Last weekend, a former college classmate of mine shared an article on Facebook about the top 10 food trends of 2015 in my home city of Brisbane, Australia. I clicked to read it more for the inevitable eye-rolling factor than out of pure interest, but either way my curiosity was piqued.

The predicted eye-rolling came within the first paragraph, which contained the line: “[T]he chance of finding a simple plate of bacon and eggs and a coffee for less than $20 becomes increasingly rare.”

Since I’m guessing that this column doesn’t make it across the desks of the media elite in New York City, Los Angeles or San Francisco, where breakfast prices may actually require payment using a bill with Andrew Jackson’s face on it, the idea of dropping 20 bucks on the most important meal of the day probably comes a surprise — or is even offensive — to folks in central Maine. Rightfully so, too.

After more than 18 months in Maine, one exclamation I still hear with great frequency when I tell people where I’m from is, “I/my son/daughter/parents have always wanted to go to Australia! Do you have any suggestions?” And my response, other than “Go for it!” is “Start saving.” Because the reality is that the Land Down Under is not a cheap place to visit. From people who’ve traveled Down Under, be it for a study abroad program, a vacation or otherwise, I frequently hear about how expensive things are, favorable exchange rate be damned. They’re not wrong.

To put it in perspective the best way I know how, here’s a comparison. Right around the time I immigrated here, Pabst Blue Ribbon was making its very first appearance on liquor store shelves Down Under. There’s not a lot of variety in the American beer that gets exported to Australia, but the blue collar-cum-hipster favorite had just arrived on our sunny shores.

A six-pack of 16-ounce PBR cans, which might cost you $5 here including tax, was going for $18 in Brisbane in 2013. Eighteen. Dollars. And since they were 16-ounce cans, that represented pretty solid value compared to six 12-ounce bottles of something Australian for the same price (or higher).

For those of you who just spat a mouthful of coffee onto the Sunday paper in disbelief, I can’t fault you for it. Obviously beer prices aren’t indicative of everything, but the cost of living is overall much higher in Australia. The price of material goods is steeper partly because of the island nation’s geography: It’s thousands of miles away from everything, which adds transportation costs and the expense of bulk buying for retailers. Things like alcohol and gasoline are taxed at a high rate by the government. Rent is much more steep: My last place in Brisbane cost me 50 percent more per month than my average monthly rent has in central Maine, even though I was sharing a condo with two roommates back then.

Part of the reason that the U.S. was so appealing to me as a vacation destination between the ages of 22 and 28 was that the cost of living is substantially lower in almost all parts of the country. From around 2010 to 2013, the Aussie dollar spent a lot of time on par with the greenback, which gave me even better value.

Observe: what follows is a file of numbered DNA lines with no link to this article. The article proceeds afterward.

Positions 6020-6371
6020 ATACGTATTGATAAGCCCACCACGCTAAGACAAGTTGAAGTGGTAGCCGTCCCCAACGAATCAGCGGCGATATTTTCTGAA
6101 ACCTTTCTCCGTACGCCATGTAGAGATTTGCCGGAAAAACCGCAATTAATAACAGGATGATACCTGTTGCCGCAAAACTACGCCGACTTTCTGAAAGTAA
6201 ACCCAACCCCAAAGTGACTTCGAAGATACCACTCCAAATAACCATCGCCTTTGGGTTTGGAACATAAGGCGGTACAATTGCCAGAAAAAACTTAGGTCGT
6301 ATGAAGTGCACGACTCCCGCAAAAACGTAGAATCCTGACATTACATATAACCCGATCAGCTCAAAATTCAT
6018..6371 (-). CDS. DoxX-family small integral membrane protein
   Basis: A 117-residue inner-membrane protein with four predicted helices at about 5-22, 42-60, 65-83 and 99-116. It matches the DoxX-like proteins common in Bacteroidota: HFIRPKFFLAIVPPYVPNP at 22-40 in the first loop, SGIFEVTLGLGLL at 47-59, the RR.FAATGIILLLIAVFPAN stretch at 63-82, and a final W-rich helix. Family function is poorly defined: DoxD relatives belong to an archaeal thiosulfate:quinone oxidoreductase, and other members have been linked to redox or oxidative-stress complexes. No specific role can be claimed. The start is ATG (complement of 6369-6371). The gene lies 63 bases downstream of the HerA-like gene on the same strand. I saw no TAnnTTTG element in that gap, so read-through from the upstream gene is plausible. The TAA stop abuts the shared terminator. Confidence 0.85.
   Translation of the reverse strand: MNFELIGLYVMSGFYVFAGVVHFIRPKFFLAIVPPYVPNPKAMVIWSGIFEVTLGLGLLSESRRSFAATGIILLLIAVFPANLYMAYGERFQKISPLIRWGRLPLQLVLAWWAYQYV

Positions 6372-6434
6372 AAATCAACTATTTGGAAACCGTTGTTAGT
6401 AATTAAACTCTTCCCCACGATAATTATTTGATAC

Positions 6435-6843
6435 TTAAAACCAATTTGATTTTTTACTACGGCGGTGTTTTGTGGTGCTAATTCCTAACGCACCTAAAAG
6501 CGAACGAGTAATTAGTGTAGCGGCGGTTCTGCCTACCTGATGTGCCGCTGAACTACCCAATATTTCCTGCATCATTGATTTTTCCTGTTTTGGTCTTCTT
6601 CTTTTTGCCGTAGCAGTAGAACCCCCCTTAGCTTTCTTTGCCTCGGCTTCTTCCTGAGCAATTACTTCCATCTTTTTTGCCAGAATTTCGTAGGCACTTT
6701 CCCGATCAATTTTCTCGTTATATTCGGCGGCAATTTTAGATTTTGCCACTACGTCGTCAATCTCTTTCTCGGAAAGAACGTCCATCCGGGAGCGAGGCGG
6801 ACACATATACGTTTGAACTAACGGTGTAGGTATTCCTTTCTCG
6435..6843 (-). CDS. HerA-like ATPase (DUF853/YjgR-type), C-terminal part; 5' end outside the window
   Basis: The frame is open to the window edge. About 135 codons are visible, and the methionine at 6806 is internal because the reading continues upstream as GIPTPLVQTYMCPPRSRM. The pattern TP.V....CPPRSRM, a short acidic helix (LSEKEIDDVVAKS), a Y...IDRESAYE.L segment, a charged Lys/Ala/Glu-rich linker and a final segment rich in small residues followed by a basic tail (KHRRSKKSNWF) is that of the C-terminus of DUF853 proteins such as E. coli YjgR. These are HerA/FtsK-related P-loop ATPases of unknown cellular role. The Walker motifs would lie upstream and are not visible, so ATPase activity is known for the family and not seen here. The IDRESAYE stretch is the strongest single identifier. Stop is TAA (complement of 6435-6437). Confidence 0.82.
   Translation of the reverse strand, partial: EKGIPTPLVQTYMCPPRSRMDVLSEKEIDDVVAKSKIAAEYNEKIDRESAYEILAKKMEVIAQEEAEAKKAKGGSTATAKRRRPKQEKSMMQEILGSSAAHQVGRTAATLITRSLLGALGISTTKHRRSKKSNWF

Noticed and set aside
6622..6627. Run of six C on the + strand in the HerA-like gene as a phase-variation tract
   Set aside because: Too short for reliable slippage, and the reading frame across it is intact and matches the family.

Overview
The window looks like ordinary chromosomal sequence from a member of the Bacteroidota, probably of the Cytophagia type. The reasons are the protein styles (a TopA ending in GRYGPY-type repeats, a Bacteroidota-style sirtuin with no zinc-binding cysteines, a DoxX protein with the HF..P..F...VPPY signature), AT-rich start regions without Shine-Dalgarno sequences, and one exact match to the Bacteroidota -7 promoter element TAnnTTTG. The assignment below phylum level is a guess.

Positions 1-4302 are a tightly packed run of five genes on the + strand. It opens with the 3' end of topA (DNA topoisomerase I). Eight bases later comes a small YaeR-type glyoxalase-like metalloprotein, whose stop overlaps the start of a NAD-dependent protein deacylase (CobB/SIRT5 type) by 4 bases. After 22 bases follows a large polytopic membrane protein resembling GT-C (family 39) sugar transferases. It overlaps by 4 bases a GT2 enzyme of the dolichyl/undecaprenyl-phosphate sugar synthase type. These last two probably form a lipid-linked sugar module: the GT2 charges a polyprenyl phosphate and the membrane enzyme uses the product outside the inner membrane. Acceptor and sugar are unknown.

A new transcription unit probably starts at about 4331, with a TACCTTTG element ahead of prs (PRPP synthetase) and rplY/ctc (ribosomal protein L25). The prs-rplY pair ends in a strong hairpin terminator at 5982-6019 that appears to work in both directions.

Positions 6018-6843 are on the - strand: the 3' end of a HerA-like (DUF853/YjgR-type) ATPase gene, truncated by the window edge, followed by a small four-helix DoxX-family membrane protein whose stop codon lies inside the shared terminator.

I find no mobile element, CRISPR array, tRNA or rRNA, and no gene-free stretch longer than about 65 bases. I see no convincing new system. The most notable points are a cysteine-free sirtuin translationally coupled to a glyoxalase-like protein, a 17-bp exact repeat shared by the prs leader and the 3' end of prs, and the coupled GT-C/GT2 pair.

When I first started job hunting in the United States, back in 2012, I found a lot of online application forms included a field that asked for salary expectations. Given I’d never worked in the U.S., and as such was relatively unaware of how pay scales worked here, all I could really do was put down something similar to what I was earning in Australian dollars. I’m still cringing at the faux pas and am entirely unsurprised that I never got a call back from any of those prospective employers.

See, the cost of living back home is high, but the rates of pay are commensurate. With all the debate that’s happening here right now about raising local minimum wages — a column for some other Sunday, you can be sure — it might also surprise people to know that Australia’s federal minimum wage is currently $A16.87, or $12.97 in U.S. dollars. Employees who aren’t full-time are also eligible for loading, which is basically a percentage bonus on top of the hourly rate in lieu of vacation days, sick pay and more job security.

So when I was initially interviewing for my job here at the newspaper, I didn’t know what to expect when I asked what the salary was. Hearing the number itself made me far more nervous than I should have been, and I’m still cringing about that, too, because as it turns out, the cost of living in central Maine allows one’s dollar to go a lot further than it does Down Under.

This is a contrast I’m met with almost every day, be it with a $4 pint, or a gallon of gas that’s less than $3 (where it’s about $4.91, by comparison, at home), or the album that’s $9.99 on U.S. iTunes that you’d pay $24.99 for the same digital copy of in Australia. It was driven home again this week when I finally made it to Winslow to eat at Big G’s Deli (which I’ve had on my to-do list for more than a year, and is home to a sandwich named after fellow columnist J.P. Devine) and was presented with a sandwich the size of a twin mattress for less than $10, which fed me for three days.

So I think it’s all about perspective. While the media business (or any other business) may never net me any sort of enormous payday — because let’s face it, novelty columnists are a dime a dozen — I’ll likely never have to pay $20 for a plate of bacon and eggs as long as I’m here. And that’s a pretty easy thought to stomach.

Adrian Crawford is a former Web producer at the Kennebec Journal and Morning Sentinel. Maine Walkabout is published the first and third Sundays of each month. Contact him through his website, www.crawfinusa.com.